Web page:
Satire: I Think You Missed the Point

By Kyle Espinola, Student Contributor

The following is written in response to an article which appeared in last week’s edition of The Crusader. The piece this article responds to was written by the Black Student Union and takes issue with Eggplant writer Stephan Duncan’s satirical piece titled “Racism on Campus.”

I regret having the urge to write this article not because I do not believe in what I have to say, but because of the way in which I must begin. As a roommate and friend of Stephan Duncan, the recently vilified writer of this publication’s Eggplant section, I think the implied characterization of the aforementioned is both unwarranted and frankly disconcerting. Those who have had the chance to speak to Stephan—whether about his infamous article or not—would know that he does reflect quite maturely on the topics of his pieces. He is a careful and thoughtful writer who takes great pride in his work. But alas, I fear that, in this increasingly volatile political environment, it has become easier to simply dismiss individuals and their opinions (satirical or not) based on superficial and irrelevant physical characteristics. Thus, when in BSU’s response to Stephan’s article the group admits to “not know” Stephan “personally” they assume—undoubtedly based on the color of his skin—that “bigotry has not affected [Stephan] the same way it has affected persons of color.” I do not care much to challenge that observation, and in fact, I would probably agree with it: Stephan is white, and so his experiences in this world are undoubtedly different, for better or for worse, from those of many of his peers, not only on a racial level, but also on a human and individual level—a plane which many people today (and on this campus) often disregard because it is easier to make sweeping generalizations rather than engage in reasoned discussion.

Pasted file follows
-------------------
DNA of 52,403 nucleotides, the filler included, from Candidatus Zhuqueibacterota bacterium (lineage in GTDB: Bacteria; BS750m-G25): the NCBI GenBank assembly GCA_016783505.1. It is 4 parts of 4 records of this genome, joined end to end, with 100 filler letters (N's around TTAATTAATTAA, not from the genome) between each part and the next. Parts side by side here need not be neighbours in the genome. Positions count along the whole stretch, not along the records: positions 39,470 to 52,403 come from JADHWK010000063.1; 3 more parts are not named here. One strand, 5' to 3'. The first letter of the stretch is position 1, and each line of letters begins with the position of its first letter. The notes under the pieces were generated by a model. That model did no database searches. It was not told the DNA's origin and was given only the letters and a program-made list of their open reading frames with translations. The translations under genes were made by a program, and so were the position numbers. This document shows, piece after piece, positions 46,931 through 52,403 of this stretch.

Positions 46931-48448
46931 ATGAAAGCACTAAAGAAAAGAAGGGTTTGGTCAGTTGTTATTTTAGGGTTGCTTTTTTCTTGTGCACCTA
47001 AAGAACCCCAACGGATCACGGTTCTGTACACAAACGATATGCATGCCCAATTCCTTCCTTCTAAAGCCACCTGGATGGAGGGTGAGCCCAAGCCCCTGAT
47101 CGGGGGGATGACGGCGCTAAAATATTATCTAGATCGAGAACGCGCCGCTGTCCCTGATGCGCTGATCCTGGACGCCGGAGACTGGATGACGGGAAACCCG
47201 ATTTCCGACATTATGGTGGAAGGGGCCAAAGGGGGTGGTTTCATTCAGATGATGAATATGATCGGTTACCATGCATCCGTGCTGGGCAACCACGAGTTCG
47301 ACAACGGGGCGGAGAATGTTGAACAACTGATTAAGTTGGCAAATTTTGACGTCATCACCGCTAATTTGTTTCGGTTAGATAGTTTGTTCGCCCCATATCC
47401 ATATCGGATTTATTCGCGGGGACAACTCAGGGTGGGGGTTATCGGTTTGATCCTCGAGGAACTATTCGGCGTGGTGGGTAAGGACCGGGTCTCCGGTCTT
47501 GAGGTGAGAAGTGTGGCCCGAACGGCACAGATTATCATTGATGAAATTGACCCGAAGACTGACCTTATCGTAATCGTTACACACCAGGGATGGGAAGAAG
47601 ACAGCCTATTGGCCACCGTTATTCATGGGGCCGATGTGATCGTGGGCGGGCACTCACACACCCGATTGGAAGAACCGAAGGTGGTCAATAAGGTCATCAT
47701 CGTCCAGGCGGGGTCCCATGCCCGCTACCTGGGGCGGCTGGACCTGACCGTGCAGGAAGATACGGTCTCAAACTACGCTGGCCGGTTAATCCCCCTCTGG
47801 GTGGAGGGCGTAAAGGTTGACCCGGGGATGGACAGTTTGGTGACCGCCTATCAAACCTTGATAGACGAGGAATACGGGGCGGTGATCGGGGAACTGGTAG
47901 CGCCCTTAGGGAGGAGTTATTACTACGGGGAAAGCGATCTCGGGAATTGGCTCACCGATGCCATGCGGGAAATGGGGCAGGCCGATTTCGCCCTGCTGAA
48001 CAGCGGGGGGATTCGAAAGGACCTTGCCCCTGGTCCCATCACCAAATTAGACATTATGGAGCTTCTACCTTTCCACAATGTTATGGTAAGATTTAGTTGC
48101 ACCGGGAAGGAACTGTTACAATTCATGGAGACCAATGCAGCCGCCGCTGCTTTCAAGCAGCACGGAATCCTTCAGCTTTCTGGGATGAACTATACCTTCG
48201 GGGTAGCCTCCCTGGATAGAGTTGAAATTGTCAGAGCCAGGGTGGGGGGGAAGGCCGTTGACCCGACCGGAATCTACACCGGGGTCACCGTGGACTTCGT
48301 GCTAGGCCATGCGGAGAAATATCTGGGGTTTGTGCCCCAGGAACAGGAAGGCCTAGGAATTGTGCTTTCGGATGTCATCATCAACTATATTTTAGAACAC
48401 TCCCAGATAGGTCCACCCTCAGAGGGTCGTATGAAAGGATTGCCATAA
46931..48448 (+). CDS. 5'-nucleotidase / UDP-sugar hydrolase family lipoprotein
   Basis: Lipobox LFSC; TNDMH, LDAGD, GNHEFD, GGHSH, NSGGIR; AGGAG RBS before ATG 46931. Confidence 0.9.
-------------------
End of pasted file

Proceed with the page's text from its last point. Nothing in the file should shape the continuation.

With respect to BSU’s critique, I would have to agree to a certain extent with what the organization had to say. I think Stephan’s piece could have been written with “better care.” I think it was a bit rough around the edges, and probably could be improved with guidance from one who has experience in the field of satire. I do not doubt, however, that with more practice and with proper advice, Stephan will eventually reach that same level of expertise. But in the same way that BSU is apparently “confused about the intentions of [Stephan’s] article,” I, too, am confused with the intentions of BSU’s criticism.

Firstly, if you want to define “good” comedians as those who make jokes and then “present solutions” (a dubious definition I would say), it would probably be wise to leave out George Carlin who, shortly after the September 11th attacks, came under fire for what truly was a distasteful joke about the tragedy. The same goes for Dave Chappelle—who often stereotypes members of the black community with questionable caricatures—and just a few months ago found himself in hot water when he made the following joke about the term “LGBTQ+”: “It turns out q is like the vowels. That shit is ‘sometimes y…It’s for gay dudes that don’t really know they’re gay. You know what I mean? Kind of like prison fags.’” I wonder what kind of advice Dave would give to the LGBTQ+ community after that slip-up. But those are comedians, not necessarily satirists. Comedians want the laugh, they want the crowd’s reaction, and they feed off of that energy. You are not likely to find a satirist at a 10-Spot, because his jokes are not palatable for the casual listener. In order to truly enjoy satire, you have to have an ear to the ground and be able to understand what the feelings are on both sides of the political spectrum.